“Just because a guy has completed a program, he may not be ready for release,” Neufeld said.

If that offender hasn’t dealt with his or her criminogenic risk factors, it puts more pressure on the PO to manage him or her in the community.

“I can tell you the CCCs play a critical role in the reintegration of the offenders who are particularly high risk because if they don’t have the supports they need when they come back into the community, that’s when they are at greater risk,” Neufeld said.

The USJE issued its “Crisis in Corrections” news release on Monday, just days before Members of Parliament head back to Ottawa. The timing is meant to urge the federal government to take immediate action to address the challenges of frontline workers dealing with high-risk offenders.

Asked about the CCC in Chilliwack and concerns of union members, Chilliwack-Hope MP Mark Strahl said the primary responsibility of government is to protect the health and safety of law-abiding citizens.

“I met with members of the staff at the local Community Correctional Centre earlier this year to listen to their concerns, which were very troubling,” he said in a statement. “I raised the issue with former Public Safety Minister Ralph Goodale, but didn’t receive a satisfactory response. I’m hopeful that the new minister [Bill Blair] will place a higher priority on this file.”

A spokesperson from Correctional Service Canada said Wednesday no one was yet available to comment on the union’s concerns.

• RELATED: Fighting hunger with Bowls of Hope earns community service award for Mike Csoka


@PeeJayAitch
paul.henderson@theprogress.com

Like us on Facebook and follow us on Twitter.

Just Posted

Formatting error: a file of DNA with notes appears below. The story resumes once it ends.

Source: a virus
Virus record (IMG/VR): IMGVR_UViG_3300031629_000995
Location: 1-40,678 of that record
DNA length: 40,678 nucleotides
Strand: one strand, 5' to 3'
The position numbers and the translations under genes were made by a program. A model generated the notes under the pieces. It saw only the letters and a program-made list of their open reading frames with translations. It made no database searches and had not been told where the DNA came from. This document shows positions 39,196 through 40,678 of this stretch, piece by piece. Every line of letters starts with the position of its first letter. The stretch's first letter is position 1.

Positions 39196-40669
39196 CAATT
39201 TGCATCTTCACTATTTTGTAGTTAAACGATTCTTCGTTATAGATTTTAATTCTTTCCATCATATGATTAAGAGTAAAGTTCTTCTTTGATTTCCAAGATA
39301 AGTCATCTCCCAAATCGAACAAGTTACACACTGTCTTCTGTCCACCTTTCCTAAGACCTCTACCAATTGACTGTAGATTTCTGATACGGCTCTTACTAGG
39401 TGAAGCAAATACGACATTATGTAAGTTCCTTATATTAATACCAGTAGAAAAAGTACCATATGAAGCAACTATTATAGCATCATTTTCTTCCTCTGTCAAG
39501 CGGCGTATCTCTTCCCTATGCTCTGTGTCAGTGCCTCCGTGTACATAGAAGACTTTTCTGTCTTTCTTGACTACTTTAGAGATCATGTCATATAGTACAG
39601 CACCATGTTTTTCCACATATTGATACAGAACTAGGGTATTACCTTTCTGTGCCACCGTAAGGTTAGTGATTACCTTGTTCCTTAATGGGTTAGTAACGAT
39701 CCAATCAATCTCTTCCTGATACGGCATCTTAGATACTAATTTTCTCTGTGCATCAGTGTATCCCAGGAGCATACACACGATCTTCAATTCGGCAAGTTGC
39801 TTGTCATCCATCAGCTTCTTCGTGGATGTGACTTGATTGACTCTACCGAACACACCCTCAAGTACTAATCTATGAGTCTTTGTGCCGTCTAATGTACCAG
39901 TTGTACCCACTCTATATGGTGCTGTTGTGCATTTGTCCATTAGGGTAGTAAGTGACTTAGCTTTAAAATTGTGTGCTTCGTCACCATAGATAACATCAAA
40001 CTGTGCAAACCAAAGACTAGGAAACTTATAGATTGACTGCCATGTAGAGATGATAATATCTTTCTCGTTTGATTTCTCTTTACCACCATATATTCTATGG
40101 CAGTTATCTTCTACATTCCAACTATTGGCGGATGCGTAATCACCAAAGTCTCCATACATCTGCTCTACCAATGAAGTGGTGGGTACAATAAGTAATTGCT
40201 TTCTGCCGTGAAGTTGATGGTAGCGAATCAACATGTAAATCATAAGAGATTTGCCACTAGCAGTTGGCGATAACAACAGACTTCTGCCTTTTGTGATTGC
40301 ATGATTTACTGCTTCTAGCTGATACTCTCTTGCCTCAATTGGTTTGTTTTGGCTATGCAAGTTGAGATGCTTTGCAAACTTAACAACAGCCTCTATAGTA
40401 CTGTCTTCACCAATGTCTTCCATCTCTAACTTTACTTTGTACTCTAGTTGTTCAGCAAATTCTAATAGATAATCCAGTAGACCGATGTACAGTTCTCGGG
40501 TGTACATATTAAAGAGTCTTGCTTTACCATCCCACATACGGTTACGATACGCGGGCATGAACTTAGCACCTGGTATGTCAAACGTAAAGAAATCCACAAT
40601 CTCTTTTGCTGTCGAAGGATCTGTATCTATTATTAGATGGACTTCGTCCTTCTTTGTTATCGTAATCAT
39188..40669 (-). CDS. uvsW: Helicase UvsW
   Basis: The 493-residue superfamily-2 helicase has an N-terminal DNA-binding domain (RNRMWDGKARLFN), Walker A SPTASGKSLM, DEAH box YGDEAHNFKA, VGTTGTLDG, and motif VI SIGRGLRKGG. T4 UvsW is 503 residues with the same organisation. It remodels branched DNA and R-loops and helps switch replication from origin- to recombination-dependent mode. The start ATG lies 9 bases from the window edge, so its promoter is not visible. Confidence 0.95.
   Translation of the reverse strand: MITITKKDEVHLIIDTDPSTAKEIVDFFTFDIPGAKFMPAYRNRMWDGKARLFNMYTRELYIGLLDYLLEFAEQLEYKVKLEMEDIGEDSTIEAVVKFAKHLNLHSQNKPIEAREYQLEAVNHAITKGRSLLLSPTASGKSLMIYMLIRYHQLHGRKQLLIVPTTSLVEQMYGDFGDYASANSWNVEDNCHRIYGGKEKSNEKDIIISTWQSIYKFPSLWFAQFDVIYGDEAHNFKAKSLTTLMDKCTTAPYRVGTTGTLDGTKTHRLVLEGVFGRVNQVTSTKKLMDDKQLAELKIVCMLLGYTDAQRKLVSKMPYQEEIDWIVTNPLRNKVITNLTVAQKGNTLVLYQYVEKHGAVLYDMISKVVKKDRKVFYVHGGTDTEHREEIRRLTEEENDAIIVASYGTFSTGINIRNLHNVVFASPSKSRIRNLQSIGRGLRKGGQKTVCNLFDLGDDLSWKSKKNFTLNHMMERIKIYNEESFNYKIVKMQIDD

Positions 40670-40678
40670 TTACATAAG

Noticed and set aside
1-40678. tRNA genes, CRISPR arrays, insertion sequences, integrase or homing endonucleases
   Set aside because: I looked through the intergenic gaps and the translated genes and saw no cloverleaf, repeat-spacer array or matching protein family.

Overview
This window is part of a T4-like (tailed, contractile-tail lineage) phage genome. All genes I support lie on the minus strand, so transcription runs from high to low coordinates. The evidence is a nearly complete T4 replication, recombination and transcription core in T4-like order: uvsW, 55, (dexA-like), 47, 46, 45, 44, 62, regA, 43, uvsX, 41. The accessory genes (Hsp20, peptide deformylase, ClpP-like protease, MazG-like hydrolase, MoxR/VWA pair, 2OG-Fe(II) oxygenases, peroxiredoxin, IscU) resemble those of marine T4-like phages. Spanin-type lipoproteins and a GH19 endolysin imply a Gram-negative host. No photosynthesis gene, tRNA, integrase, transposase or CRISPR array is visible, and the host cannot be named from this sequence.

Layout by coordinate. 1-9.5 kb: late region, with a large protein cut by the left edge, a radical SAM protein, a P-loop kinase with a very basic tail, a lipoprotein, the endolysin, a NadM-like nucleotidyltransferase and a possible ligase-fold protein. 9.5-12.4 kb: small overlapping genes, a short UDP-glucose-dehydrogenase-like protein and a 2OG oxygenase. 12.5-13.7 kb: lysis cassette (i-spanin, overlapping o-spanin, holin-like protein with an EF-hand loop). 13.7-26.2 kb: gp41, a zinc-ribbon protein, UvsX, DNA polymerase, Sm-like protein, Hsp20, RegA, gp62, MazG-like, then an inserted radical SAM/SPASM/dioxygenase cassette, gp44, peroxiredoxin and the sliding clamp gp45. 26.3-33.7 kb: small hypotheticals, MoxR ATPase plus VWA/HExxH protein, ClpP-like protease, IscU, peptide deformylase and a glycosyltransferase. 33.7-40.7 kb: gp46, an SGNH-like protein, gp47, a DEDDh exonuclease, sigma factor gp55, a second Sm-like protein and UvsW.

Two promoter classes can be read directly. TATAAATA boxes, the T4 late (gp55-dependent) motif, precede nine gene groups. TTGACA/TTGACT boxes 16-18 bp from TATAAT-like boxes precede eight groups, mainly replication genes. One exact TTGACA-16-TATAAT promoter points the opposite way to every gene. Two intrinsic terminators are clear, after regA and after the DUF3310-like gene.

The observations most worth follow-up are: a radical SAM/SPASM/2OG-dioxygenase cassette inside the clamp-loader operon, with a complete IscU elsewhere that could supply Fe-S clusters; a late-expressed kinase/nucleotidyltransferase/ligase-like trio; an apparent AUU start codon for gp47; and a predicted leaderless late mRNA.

There were 255 babies born in Victoria in May 2021. (Black Press Media file photo)
Pandemic baby boom makes for a busier Vancouver Island Father’s Day

Victoria’s 255 babies born in May up almost 10 per cent over last year

North Saanich is in the process of revising its tree protection bylaw. The proposed changes have drawn much public interest and criticism, as council heard this week during their special meeting on the matter. (Courtesy District of North Saanich)
Revisions to tree protection bylaw in North Saanich face cutting criticism

Councillors to take up issue again in August after staff summarize massive public feedback

Wanted man Michael Bruce was arrested Wednesday in Langford. (Black Press Media file photo)
West Shore RCMP find wanted man hiding under mattress

Michael Bruce had multiple warrants out for his arrest in Sooke and the West Shore

Sooke Fire Rescue firefighters evacuate an injured hiker on Mount Manuel Quimper in March 2021. Sooke will soon be moving to a new fire dispatch service. (Facebook – Sooke Fire Rescue)
Proposed fire dispatch deal could save Sooke thousands of dollars

New dispatch needed after Langford drops out of CRD service

Brooke Morneau, a previous participant in car parades, will watch one she has organized for this weekend from her Sidney workplace. (Courtesy Brooke Morneau)
Rolling show and shine ready to cruise Sidney through Saanich